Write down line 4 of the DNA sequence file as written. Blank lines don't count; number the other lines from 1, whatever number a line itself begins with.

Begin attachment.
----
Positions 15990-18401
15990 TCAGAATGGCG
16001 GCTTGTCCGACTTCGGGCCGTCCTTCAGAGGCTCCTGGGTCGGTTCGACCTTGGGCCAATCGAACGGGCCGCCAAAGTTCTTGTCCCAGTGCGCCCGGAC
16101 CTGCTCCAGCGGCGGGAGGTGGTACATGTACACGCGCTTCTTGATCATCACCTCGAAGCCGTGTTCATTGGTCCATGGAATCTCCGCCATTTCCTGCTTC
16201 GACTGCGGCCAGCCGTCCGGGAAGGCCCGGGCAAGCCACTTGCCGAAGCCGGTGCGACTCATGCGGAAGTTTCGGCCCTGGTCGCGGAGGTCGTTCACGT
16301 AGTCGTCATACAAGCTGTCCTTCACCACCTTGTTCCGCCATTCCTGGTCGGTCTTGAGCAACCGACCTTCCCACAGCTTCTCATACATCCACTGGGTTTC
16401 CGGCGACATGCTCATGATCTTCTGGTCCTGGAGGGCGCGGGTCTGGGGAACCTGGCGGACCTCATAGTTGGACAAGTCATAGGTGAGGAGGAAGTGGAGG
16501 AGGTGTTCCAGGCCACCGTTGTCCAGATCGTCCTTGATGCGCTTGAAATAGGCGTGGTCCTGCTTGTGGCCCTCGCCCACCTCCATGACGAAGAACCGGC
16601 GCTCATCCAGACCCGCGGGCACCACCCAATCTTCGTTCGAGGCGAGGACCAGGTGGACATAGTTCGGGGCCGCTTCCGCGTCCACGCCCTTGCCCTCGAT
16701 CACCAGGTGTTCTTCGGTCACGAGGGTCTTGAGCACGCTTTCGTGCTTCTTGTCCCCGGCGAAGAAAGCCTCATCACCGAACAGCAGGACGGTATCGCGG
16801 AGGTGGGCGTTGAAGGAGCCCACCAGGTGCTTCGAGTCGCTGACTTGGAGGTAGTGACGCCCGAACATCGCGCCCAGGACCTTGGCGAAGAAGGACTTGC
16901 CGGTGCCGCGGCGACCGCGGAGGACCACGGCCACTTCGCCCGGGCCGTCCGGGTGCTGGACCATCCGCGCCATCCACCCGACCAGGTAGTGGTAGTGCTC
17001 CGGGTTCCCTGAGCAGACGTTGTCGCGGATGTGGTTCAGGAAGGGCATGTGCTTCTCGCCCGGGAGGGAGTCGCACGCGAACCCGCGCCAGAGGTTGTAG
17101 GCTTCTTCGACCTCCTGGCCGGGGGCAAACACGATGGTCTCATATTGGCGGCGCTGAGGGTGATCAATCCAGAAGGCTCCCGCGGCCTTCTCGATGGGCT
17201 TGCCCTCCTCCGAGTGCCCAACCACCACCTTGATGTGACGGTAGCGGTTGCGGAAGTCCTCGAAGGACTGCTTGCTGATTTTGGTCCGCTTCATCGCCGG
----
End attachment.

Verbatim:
16101 CTGCTCCAGCGGCGGGAGGTGGTACATGTACACGCGCTTCTTGATCATCACCTCGAAGCCGTGTTCATTGGTCCATGGAATCTCCGCCATTTCCTGCTTC